Homeobox-containing genes in the nemertean "Lineus" : key players in the antero-posterior body patterning and in the specification of the visual structures

Charpignon, Véronique. Homeobox-containing genes in the nemertean "Lineus" : key players in the antero-posterior body patterning and in the specification of the visual structures. 2007, Doctoral Thesis, University of Basel, Faculty of Science.


Official URL: http://edoc.unibas.ch/diss/DissB_7936

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One of the most important breakthroughs in the field of developmental biology
has been the discovery of the homeobox and of its widespread phylogenetic
conservation. Many homeobox-containing genes encode transcription factors that
regulate gene expression during important developmental processes, such as patterning
and cell differentiation. Not only their sequences, but often also their expression
patterns and their functions are conserved throughout bilaterian animals. Despite
specific knowledge from selected model organisms, which belong to the
Deuterostomia and the Ecdysozoa, an unified view about the evolutionary conserved
developmental mechanisms requires more investigations from the Lophotrochozoa,
the third clade of Bilateria, which has been neglected, so far.
We have worked with nermerteans, also called ribbonworms, which are
members of the Lophotrochozoa. Because of its evolutionary position, its relative
simplicity and impressive developmental plasticity, Lineus sanguineus, a marine
ribbonworm from the class Anopla, is an attractive system to investigate the
specification of the body plan and the mechanism by which differentiated cells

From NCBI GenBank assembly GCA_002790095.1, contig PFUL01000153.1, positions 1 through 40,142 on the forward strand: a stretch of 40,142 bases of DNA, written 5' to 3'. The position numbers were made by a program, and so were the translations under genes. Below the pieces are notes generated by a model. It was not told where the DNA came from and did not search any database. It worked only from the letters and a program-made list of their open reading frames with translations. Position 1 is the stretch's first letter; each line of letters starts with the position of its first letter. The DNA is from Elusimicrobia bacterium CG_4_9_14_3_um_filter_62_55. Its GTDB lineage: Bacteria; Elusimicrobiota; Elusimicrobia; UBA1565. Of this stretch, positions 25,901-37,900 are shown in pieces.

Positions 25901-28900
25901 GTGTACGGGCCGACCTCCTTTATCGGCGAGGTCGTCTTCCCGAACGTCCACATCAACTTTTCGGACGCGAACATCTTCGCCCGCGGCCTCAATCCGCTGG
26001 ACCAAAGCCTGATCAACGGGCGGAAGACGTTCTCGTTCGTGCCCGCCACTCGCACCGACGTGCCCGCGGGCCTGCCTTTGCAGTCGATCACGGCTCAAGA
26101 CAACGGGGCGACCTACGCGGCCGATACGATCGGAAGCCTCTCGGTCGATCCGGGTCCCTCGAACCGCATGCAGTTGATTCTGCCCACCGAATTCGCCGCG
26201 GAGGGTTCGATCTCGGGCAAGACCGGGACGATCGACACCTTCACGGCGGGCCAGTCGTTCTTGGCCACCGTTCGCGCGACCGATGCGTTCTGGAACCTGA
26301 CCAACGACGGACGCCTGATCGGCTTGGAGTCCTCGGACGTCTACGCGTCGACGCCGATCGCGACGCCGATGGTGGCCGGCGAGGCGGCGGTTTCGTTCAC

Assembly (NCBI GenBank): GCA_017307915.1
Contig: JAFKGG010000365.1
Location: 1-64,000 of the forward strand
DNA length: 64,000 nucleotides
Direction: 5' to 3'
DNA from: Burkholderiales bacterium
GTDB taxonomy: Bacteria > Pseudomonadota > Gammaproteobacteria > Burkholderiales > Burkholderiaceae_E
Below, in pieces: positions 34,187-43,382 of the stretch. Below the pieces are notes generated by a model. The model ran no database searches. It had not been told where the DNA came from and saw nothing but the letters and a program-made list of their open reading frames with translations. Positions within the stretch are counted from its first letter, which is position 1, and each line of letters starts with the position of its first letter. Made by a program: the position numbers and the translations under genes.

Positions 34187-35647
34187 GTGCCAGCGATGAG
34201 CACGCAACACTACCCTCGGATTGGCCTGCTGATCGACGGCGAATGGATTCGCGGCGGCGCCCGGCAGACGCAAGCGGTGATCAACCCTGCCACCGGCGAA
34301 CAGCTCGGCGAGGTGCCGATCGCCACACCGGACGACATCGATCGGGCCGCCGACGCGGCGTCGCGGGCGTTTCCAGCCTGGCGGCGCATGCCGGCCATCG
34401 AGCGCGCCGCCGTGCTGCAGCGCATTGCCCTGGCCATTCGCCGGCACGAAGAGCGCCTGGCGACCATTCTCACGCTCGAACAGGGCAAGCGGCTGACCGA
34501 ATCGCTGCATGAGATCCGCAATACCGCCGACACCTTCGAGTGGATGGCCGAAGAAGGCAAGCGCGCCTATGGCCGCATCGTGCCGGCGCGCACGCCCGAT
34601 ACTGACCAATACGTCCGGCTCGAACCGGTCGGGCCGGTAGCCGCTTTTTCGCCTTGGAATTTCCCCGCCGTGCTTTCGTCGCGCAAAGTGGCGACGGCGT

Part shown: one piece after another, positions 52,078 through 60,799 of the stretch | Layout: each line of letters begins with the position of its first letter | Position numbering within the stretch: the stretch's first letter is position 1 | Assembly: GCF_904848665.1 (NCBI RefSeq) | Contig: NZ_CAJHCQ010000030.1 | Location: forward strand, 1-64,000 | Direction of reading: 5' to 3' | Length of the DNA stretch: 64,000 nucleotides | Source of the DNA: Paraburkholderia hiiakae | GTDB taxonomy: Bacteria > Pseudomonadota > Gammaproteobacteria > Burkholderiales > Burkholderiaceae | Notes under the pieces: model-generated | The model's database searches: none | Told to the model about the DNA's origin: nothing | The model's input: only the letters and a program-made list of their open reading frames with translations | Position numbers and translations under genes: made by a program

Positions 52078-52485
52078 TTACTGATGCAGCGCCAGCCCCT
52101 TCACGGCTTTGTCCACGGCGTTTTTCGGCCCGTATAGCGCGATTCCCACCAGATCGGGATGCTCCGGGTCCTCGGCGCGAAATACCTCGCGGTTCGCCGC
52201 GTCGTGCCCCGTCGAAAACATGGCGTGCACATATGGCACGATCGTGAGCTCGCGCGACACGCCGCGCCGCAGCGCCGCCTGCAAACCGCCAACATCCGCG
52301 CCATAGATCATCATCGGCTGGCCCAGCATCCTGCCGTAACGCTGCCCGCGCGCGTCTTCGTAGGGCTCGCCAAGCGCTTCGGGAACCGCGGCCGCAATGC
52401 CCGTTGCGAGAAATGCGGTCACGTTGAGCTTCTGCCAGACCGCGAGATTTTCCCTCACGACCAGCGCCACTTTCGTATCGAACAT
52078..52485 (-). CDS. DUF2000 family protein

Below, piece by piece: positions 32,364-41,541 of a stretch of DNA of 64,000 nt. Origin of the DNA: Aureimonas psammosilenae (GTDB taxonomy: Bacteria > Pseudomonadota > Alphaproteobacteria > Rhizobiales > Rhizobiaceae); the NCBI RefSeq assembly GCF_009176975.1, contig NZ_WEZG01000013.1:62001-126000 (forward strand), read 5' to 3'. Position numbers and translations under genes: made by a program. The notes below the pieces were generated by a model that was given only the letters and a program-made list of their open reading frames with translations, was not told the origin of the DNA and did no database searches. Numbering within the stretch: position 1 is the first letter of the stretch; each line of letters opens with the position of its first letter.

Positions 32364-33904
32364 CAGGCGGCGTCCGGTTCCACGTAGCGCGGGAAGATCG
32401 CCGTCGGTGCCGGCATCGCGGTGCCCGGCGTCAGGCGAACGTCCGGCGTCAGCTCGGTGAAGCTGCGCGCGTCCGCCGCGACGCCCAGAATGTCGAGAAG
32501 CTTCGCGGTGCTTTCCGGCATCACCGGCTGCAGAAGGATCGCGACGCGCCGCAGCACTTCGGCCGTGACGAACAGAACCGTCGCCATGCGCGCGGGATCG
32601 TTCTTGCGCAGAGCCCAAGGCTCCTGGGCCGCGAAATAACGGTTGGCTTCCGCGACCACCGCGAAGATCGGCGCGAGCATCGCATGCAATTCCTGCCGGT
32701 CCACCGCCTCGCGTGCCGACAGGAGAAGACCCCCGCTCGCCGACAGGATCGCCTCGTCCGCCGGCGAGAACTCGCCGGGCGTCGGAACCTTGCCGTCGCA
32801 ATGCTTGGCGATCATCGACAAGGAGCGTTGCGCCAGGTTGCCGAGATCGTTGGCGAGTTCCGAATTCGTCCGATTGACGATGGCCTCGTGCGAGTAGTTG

maintain or reprogram their identity in a context-dependent manner. In this thesis,
Lineus was used as a model system in an attempt to reveal to which extent the rostral/
caudal specification of the antero-posterior axis and the eye specification network are
conserved throughout the Bilateria.
Although the Hox genes play important roles in the antero-posterior
specification of the bilaterian body, the most rostral and the most caudal regions of
the embryo are specified by orthodenticle-like (Otx) and caudal-like (Cdx),
respectively. To test whether this is also the case in Lophotrochozoa, we first have
characterized the full-length Ls-Otx and Ls-Cdx genes. Then, we have shown that
expression patterns in developing and adult Lineus suggest an involvement of Otx in
the development, the specification and the maintenance of the anterior sensory
structures and anterior brain regions. This is in good agreement with the proposed
conserved functions of Otx among Bilateria. Similarly, the restriction of Ls-Cdx
expression at the posterior extremity of the developing Lineus larva suggest that the
presumed conserved role of Cdx in the specification of the posterior end of bilaterian
embryos could be conserved in Lineus. Additionally, we have studied both, the
expression patterns and the variation of expression levels of Ls-Otx and Ls-Cdx
during regeneration. This has revealed that Ls-Cdx is specifically up-regulated, during